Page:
Definition of Sissy

1. Noun. A timid man or boy considered childish or unassertive.

Exact synonyms: Milksop, Milquetoast, Pansy, Pantywaist
Generic synonyms: Coward



2. Adjective. Having unsuitable feminine qualities.

Definition of Sissy

1. Proper noun. (diminutive=Cecilia female given name). ¹

2. Noun. (pejorative colloquial) An effeminate boy or man. ¹

3. Noun. (pejorative colloquial) A timid, unassertive or cowardly person. ¹

4. Noun. (BDSM) A male crossdresser who adopts feminine behaviours. ¹

5. Noun. (colloquial) Sister. ¹

6. Noun. (childish colloquial) Urination. ¹

7. Adjective. (pejorative) Effeminate. ¹

8. Adjective. (pejorative) Cowardly. ¹

¹ Source: wiktionary.com

Definition of Sissy

1. sissyish [adj SISSIER, SISSIEST] / an effeminate man or boy [n -SIES] - See also: sissyish

Sissy Pictures

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Lexicographical Neighbors of Sissy

siss
sisses
sissier
sissies
sissiest
sissification
sissified
sissifies
sissify
sissifying
sissiness
sissinesses
sissoo
sissoos
sissu
sissy (current term)
sissyish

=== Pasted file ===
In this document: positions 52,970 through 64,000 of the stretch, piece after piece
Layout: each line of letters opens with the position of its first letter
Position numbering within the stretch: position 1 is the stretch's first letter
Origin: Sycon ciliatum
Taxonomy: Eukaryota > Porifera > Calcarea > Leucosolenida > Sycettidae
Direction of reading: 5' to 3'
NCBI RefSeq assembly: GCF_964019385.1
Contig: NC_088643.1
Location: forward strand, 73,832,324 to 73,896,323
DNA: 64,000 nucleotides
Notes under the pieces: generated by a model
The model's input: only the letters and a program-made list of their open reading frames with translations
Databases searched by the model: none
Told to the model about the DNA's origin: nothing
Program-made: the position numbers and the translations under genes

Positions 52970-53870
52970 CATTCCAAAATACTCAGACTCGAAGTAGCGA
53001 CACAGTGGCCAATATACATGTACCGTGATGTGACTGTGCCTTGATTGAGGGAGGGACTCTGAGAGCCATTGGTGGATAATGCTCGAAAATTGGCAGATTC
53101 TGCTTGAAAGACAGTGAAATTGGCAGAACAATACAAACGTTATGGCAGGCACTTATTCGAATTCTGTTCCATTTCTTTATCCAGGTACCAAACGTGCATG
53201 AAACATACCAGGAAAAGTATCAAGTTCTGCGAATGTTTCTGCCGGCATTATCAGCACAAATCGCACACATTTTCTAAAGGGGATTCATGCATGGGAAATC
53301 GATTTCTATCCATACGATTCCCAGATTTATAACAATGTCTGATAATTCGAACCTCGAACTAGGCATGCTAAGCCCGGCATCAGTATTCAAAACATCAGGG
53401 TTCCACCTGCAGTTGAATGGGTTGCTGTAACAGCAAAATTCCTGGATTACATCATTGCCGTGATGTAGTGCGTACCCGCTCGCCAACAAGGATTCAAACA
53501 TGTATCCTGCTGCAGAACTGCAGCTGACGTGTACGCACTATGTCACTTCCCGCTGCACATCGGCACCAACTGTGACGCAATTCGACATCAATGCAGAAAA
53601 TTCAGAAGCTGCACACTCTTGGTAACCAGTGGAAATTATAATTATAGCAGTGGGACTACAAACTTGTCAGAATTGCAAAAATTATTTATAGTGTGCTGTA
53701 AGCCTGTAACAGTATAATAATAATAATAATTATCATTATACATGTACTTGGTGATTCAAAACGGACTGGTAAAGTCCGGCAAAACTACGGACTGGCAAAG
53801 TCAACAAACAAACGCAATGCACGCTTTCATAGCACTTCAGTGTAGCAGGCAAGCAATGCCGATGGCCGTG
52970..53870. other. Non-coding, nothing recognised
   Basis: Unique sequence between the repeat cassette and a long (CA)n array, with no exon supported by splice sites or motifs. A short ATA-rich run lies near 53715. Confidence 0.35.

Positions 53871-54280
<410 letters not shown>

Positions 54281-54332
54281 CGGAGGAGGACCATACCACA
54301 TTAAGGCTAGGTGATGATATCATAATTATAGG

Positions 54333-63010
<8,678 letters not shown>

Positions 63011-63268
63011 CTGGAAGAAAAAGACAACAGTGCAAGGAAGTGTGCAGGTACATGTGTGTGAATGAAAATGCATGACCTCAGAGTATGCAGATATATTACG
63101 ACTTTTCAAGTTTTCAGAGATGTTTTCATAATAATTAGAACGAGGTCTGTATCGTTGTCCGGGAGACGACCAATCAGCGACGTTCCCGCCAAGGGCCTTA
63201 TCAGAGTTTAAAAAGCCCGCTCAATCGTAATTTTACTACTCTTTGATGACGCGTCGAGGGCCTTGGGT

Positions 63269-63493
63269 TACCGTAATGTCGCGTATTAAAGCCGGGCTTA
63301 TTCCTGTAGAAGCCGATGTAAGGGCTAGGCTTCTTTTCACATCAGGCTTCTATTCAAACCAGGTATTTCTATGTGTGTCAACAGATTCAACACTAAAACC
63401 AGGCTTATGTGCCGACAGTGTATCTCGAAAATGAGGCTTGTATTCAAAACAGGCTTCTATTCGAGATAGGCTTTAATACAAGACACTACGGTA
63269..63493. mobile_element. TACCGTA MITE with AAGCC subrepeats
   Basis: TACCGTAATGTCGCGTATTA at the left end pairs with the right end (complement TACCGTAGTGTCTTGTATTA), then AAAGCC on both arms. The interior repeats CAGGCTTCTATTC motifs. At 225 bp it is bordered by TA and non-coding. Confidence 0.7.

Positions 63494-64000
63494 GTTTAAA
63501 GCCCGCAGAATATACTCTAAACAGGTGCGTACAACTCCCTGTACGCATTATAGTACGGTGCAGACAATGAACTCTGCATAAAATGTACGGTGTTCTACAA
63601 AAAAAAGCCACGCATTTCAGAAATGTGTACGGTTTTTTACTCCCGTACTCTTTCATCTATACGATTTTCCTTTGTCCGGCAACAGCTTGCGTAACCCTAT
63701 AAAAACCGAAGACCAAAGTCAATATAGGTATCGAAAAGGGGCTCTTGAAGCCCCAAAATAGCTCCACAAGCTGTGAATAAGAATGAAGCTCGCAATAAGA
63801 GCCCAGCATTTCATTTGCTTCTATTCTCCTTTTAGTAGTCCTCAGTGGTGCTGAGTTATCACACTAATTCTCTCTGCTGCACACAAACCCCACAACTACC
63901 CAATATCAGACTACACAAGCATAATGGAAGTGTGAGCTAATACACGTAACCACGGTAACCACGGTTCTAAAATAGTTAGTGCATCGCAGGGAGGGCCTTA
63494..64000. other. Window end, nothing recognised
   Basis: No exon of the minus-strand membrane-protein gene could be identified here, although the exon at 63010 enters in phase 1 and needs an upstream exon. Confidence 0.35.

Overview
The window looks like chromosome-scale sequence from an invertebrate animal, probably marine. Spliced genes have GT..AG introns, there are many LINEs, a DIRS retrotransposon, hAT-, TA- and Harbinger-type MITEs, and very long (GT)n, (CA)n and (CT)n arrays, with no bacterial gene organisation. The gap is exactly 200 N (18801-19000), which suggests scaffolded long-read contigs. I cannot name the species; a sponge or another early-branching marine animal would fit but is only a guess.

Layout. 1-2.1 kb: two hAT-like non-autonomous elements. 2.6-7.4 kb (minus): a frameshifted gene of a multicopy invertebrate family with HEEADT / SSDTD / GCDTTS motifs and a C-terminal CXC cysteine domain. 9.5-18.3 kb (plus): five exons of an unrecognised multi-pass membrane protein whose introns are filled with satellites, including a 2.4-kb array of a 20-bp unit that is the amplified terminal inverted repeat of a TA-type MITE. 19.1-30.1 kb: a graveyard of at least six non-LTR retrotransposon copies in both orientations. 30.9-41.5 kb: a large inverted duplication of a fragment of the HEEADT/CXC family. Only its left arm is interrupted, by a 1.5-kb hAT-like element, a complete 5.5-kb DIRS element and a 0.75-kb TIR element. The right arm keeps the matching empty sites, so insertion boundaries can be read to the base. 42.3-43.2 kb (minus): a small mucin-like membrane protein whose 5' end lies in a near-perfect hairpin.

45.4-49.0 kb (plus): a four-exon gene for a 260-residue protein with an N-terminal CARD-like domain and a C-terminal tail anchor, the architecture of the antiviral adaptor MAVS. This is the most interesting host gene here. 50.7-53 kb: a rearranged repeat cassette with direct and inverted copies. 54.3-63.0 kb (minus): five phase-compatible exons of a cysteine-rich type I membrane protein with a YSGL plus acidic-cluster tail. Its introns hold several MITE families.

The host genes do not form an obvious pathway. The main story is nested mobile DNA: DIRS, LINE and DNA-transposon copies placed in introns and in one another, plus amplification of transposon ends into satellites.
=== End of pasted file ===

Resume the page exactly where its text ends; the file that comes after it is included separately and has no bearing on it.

sissyness
sissynesses
sissyphobia
sist
sisted
sister
sister-in-law
sister-in-laws
sister-wife
sister-wives
sister chromatid
sister chromatid cohesion
sister chromatid exchange

Literary usage of Sissy

Below you will find example usage of this term as found in modern and/or classical literature:

1. St. Nicholas by Mary Mapes Dodge (1883)
"asked sissy, pointing to Ben's apparatus, tucked down beside his seat. ... exclaimed sissy, none the wiser. Ben gazed out of the window with a proud air, ..."

2. Mrs. Stephens' New Monthly by Ann Sophia Stephens (1856)
"Aurora had a brother in the corps above the cadets, called sissy, ... Look here, sissy—I shall hold you personally responsible for this slander. ..."

3. Eugene Field in His Home by Ida Comstock Below, W. O. Comstock (1898)
"LUCY ALEXANDER KNOT^C "sissy KNOT r •• Heroine of " THE BA..LAD JF ThK Vv ALI'HI .n ** Oh ! never fiercer battle ri^ed Upon iht Waller l,i, And never blood ..."

4. Blackwood's Edinburgh Magazine (1855)
"sissy, to bo sure, is quite a baby," continued Rosie, with lofty kindness, " but I don't think when she grows up she will be more thoughtful than Minnie— ..."

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